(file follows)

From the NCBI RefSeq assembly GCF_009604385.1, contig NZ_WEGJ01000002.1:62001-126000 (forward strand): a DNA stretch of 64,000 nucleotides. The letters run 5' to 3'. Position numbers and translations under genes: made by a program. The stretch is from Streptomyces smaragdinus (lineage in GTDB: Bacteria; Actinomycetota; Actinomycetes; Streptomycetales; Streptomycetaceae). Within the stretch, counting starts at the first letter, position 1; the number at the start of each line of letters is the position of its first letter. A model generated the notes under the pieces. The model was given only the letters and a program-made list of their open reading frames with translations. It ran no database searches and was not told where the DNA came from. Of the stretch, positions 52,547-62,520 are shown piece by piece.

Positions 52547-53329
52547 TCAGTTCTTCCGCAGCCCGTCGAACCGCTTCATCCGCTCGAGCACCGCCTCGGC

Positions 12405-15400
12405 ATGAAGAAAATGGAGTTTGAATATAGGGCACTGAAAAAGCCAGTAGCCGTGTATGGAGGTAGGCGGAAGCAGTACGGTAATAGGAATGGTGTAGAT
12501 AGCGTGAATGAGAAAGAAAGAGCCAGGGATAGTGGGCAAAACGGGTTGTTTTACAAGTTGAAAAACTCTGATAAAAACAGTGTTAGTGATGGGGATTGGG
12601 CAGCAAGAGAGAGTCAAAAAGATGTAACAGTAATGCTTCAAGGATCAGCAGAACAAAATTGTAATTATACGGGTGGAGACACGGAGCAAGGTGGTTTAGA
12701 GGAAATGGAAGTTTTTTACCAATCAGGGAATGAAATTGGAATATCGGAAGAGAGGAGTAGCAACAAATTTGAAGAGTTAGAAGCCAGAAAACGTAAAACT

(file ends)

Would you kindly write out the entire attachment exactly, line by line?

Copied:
From the NCBI RefSeq assembly GCF_009604385.1, contig NZ_WEGJ01000002.1:62001-126000 (forward strand): a DNA stretch of 64,000 nucleotides. The letters run 5' to 3'. Position numbers and translations under genes: made by a program. The stretch is from Streptomyces smaragdinus (lineage in GTDB: Bacteria; Actinomycetota; Actinomycetes; Streptomycetales; Streptomycetaceae). Within the stretch, counting starts at the first letter, position 1; the number at the start of each line of letters is the position of its first letter. A model generated the notes under the pieces. The model was given only the letters and a program-made list of their open reading frames with translations. It ran no database searches and was not told where the DNA came from. Of the stretch, positions 52,547-62,520 are shown piece by piece.

Positions 52547-53329
52547 TCAGTTCTTCCGCAGCCCGTCGAACCGCTTCATCCGCTCGAGCACCGCCTCGGC

Positions 12405-15400
12405 ATGAAGAAAATGGAGTTTGAATATAGGGCACTGAAAAAGCCAGTAGCCGTGTATGGAGGTAGGCGGAAGCAGTACGGTAATAGGAATGGTGTAGAT
12501 AGCGTGAATGAGAAAGAAAGAGCCAGGGATAGTGGGCAAAACGGGTTGTTTTACAAGTTGAAAAACTCTGATAAAAACAGTGTTAGTGATGGGGATTGGG
12601 CAGCAAGAGAGAGTCAAAAAGATGTAACAGTAATGCTTCAAGGATCAGCAGAACAAAATTGTAATTATACGGGTGGAGACACGGAGCAAGGTGGTTTAGA
12701 GGAAATGGAAGTTTTTTACCAATCAGGGAATGAAATTGGAATATCGGAAGAGAGGAGTAGCAACAAATTTGAAGAGTTAGAAGCCAGAAAACGTAAAACT